A personal trainer who paid a huge price to get a small amount of free parking by hacking into a computer system has now received a two-year suspended prison sentence.
The case of David Young, 30, at Cork Circuit Criminal Court – for an offense dating from May to September 2018 – was the first prosecution under the Criminal Justice (Offences Relating to Systems) Act 2017 of information).
The computer crime prosecution stems from an investigation into the hacking of a computer parking system.
David Young was arraigned in Cork Circuit Criminal Court where he pleaded guilty to three of the charges against him relating to the Park Magic system, a private company operating the parking system on behalf of Cork City Council.
Garda Detective Paul Fitzpatrick of the Garda National Cyber Crime Unit brought the charges against David Young of Cois na hAbhann, Cloyne, Co Cork.
The detective said Cork City Council reported an alleged cybercrime against Park Magic in September 2018.
Det Garda Fitzpatrick said there was a temporary vulnerability in its computer system during the software upgrade that allowed manual modification of customer accounts allowing their credit to be increased.
Indeed, David Young used his computer skills to hack into the computer system and he increased the credit on his parking account by a value of €270.
Park Magic hired an IT consultant to fix the problem in the system and this fix cost over $12,000. The defendant paid for all of this work and the €270 for parking.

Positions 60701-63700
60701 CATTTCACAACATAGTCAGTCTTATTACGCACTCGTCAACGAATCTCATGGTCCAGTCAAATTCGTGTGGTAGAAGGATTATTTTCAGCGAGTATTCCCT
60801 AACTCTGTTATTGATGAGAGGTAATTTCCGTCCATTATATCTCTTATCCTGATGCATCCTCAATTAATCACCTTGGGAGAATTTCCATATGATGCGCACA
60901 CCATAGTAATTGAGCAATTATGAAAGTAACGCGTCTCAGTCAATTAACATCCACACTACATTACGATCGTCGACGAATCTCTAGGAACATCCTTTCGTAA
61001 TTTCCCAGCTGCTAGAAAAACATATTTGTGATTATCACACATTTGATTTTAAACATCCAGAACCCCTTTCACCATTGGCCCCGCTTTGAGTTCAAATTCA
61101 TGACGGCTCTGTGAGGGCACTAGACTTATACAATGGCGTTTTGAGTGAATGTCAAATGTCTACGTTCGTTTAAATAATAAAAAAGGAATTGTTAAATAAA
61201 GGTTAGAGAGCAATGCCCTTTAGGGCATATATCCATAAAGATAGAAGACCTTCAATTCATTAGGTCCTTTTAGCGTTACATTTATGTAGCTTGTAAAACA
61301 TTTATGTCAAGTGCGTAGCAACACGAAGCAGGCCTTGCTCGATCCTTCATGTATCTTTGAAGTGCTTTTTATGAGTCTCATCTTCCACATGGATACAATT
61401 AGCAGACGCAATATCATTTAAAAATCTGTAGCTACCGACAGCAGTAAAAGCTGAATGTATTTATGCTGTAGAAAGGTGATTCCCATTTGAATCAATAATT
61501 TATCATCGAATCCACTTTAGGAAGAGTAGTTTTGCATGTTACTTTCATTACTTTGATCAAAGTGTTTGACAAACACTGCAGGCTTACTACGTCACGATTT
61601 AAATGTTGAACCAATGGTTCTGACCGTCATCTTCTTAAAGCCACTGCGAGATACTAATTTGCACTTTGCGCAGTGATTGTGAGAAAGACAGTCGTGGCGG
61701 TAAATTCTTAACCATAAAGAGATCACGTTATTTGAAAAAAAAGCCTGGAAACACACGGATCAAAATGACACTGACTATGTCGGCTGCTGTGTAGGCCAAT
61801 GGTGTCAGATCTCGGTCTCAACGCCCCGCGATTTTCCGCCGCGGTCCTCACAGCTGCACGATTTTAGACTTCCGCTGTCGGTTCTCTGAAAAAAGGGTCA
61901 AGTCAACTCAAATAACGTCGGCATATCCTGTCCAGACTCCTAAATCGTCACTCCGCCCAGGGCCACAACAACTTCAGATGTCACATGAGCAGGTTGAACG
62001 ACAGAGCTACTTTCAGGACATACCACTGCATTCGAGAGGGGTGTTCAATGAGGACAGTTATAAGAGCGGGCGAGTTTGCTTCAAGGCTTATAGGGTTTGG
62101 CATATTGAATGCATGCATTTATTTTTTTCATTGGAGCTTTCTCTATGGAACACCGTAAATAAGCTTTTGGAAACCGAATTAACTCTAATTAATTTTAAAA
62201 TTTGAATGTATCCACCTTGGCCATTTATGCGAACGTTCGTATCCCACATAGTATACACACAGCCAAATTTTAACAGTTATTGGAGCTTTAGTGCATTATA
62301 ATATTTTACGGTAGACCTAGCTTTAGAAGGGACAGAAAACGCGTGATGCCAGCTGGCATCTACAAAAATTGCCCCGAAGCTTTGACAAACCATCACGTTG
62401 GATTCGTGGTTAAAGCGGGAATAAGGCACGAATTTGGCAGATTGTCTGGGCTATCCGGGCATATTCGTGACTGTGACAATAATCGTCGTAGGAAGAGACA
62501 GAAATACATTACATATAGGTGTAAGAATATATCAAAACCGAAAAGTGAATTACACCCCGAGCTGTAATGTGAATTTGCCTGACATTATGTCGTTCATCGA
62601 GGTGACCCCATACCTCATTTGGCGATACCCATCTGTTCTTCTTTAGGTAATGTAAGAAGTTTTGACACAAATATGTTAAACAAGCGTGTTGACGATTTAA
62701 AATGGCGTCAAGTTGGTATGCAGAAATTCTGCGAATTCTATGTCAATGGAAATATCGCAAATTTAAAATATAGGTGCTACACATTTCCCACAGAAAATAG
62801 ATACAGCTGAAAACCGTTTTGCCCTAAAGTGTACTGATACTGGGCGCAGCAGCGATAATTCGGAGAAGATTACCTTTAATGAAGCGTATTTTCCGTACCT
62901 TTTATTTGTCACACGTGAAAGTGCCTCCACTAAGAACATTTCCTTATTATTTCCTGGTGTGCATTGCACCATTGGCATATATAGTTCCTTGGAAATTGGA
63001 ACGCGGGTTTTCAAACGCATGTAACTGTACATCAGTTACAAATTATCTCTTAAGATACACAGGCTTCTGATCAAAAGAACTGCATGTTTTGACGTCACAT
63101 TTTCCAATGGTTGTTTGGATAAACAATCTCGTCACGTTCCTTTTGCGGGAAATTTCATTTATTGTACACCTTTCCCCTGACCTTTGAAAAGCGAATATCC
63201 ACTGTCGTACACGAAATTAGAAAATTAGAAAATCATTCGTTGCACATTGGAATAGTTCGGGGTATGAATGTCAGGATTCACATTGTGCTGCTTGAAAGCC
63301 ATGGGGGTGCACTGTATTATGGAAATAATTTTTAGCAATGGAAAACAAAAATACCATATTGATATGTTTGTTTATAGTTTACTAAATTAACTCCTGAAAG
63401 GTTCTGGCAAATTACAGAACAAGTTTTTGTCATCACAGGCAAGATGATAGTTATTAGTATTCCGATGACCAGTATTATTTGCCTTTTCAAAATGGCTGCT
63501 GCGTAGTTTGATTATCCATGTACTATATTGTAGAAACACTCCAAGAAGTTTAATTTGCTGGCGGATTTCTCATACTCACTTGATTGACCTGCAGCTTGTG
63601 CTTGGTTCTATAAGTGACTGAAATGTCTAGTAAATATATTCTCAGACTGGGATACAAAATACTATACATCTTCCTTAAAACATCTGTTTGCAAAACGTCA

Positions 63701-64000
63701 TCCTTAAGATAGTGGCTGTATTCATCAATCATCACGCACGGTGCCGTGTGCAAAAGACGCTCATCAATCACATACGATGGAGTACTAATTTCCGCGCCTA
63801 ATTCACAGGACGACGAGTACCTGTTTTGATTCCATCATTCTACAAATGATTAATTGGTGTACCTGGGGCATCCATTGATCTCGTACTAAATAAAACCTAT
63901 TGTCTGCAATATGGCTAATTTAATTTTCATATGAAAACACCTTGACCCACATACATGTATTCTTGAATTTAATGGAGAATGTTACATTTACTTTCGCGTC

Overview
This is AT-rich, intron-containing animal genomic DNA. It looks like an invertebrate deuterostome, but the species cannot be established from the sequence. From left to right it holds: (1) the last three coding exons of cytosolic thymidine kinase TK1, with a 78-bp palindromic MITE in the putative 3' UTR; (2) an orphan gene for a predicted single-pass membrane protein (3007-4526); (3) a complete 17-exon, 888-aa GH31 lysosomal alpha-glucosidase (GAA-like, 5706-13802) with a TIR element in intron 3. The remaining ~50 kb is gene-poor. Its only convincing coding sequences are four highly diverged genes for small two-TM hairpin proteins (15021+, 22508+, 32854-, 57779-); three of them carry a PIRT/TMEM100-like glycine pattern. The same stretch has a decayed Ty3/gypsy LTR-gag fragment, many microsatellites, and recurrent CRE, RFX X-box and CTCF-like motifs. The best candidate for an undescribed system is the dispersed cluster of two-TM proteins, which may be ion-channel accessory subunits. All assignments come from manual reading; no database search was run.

Judge Boyle said: ‘You have effectively paid a very high price for £270 free parking.’
Defense attorney Emmet Boyle agreed that the amount of money involved in the fraud was actually quite small.
However, Mr Boyle said that the preventive measures newly implemented by the defrauded company to protect its system against such breaches had made it much more robust.
Mr Boyle said the defendant had no previous convictions of any kind and had not received adverse attention from An Garda Síochána since.
David Young pleaded guilty to intentionally accessing an information system without lawful authorization or a reasonable excuse by breaching a security measure between May and August 2018.
He also admitted to using a computer with the intention of gaining for himself and others and causing loss to others. Finally, he admitted having dishonestly obtained a parking loan for a total amount of €270 between May 28, 2018 and August 17, 2018.
Judge Boyle said the compensation of more than €12,000 was a mark of remorse and that the guilty pleas avoided the need for what would have been a lengthy trial.